This seal belonged to King Tut’s fifth shrine. The king was interred in a series of four sarcophagi, which were  in turn kept inside a series of five shrines. This unbroken seal has been preserved for 3,245 years. Tut’s tomb was discovered late because it was covered by debris from Ramesses IV’s tomb, which was located directly above its entrance.

While the outermost shrine of the pharaoh’s youth had been opened not once, but twice in ancient times, the doors of the second of the massive gilded wood shrines containing the royal sarcophagus still bore the necropolis seal, indicating that the pharaoh’s mummy was untouched and intact.

Howard Carter, a famous archaeologist and Egyptologist, opened the boy-tomb king’s in the early 1920s. The treasure in the tomb was more spectacular than any previous find. Howard Carter discovered three more shrines shortly after removing the lid of the outermost shrine in Tutankhamun’s Burial Chamber.

Harry Burton photographed the second shrine’s ornately decorated doors while they were closed, their simple copper handles held tightly together by a rope tied through them. The cord was accompanied by a delicate clay seal depicting Anubis, the ancient Egyptians’ jackal god entrusted with the cemetery’s protection.

Carter and his financier, Lord Carnarvon, were aware from the start that the tomb had been compromised due to a re-plastered and sealed hole in the outer doorway (not on the fifth shrine).

Furthermore, the disorganized state of the material, the damage sustained by several objects, and the discernible lack of solid metalwork, bedding, glass, oils, and unguents all suggested that the tomb had been robbed during antiquity.

According to legend, he also discovered an ancient clay tablet in the antechamber. When he later translated it, it said, “Death will slay with his wings whoever disturbs the pharaoh’s peace.”

This became the famous “Curse of the Pharaohs,” which is actually a myth. The curse, which does not distinguish between thieves and archaeologists, is said to bring bad luck, illness, or death.

Tutankhamen was a minor king during his lifetime, but because his tomb was hidden beneath another tomb and grave robbers never discovered it, it became one of the most valuable archaeological finds. B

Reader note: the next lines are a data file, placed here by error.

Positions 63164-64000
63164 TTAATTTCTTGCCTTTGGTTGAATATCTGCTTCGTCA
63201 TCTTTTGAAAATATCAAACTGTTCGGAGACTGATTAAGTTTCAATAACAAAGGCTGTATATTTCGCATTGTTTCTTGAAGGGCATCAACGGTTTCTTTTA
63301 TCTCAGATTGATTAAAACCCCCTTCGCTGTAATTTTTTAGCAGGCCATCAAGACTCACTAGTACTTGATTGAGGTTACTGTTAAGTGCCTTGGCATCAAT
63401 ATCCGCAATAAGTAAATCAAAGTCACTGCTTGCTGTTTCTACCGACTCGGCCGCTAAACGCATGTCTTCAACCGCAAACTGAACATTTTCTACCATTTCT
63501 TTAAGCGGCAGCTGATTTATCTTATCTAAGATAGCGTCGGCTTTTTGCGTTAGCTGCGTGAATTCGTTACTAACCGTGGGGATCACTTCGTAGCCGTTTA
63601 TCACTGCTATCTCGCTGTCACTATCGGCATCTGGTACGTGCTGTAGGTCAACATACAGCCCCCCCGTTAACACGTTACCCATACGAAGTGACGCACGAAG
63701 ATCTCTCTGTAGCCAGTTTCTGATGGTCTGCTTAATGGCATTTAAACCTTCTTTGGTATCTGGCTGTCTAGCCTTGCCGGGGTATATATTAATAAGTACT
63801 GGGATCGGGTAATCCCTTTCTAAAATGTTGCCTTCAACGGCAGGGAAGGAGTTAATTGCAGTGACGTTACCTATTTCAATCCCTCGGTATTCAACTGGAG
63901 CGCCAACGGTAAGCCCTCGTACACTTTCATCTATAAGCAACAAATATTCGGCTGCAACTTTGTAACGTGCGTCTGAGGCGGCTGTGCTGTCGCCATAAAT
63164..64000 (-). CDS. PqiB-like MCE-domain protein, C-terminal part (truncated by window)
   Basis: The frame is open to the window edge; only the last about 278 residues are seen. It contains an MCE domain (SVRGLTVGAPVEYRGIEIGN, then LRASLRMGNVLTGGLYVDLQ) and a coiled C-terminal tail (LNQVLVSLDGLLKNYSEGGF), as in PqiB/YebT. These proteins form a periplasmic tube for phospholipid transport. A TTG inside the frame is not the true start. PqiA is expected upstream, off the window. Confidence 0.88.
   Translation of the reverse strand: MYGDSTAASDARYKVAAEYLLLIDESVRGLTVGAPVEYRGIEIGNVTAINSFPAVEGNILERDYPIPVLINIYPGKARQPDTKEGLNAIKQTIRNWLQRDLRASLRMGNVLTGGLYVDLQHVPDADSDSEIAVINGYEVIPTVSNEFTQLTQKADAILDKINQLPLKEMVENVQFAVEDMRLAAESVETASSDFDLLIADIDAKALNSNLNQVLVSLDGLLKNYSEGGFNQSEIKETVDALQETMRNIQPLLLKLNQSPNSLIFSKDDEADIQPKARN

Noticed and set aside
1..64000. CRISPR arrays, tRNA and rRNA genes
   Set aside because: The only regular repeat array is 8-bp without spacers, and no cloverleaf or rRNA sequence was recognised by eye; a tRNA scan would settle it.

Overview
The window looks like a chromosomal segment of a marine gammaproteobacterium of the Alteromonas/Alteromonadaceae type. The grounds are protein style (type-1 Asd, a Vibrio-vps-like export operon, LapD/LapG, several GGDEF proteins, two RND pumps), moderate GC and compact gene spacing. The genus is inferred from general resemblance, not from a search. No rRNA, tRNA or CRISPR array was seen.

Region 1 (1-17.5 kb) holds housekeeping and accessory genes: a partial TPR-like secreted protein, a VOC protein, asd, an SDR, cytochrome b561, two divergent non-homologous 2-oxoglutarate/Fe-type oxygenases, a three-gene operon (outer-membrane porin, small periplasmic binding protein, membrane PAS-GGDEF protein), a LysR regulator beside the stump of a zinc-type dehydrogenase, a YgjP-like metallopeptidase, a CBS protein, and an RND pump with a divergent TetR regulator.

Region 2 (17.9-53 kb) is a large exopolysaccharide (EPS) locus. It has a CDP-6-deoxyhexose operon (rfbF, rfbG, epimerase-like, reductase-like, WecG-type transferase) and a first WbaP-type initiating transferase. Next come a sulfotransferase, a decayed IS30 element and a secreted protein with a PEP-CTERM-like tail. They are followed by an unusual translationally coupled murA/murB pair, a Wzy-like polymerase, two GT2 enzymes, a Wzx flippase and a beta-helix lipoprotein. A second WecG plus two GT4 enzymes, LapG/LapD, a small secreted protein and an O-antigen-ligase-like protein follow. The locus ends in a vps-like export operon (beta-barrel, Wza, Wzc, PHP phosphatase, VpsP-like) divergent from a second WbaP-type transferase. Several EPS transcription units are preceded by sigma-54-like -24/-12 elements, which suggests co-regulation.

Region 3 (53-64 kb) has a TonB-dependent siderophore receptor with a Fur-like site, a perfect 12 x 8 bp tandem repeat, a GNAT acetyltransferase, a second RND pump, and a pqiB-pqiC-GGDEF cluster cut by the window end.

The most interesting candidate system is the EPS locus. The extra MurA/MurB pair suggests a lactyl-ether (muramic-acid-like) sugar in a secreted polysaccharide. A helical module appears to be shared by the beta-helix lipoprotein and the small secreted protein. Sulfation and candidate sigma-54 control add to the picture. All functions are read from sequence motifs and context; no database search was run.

The tomb’s entrance was sealed by rocks and mud from flooding due to its lower location in the Valley of the Kings, and the location was lost until Carter’s discovery.

Tutankhamen was a minor Pharaoh who died suddenly at a young age, so whatever wealth he was buried with (and that archaeologists discovered) was a fraction of what it could have been had he lived a full life. So imagine the enormous wealth that must have been buried with great Pharaohs like Ramesses II.

How did the rope survive for 3,200 years without deterioration?

Rope is one of the most basic human technologies. Two-ply ropes dating back 28,000 years have been discovered by archaeologists. Egypt was the first civilization to use specialized rope-making tools. The aridity of the desert air is one of the keys to its longevity, not the rope itself. It both dries and preserves things.

Another key is oxygen deprivation. Tombs are closed off from the outside world. Bacteria can break down things as long as they have oxygen, but then they suffocate. Rope, wooden carvings, cloth, organic dyes, and other materials that would not have survived elsewhere in the world are not uncommon in Egyptian pyramids and tombs. Egypt’s desert conditions allowed for the preservation of far more organic material than would have been possible otherwise.

This in contrast to, say, Maya sites in Central America which are far younger, but from which almost no organic material has been recovered. The main difference is jungle versus desert conditions.

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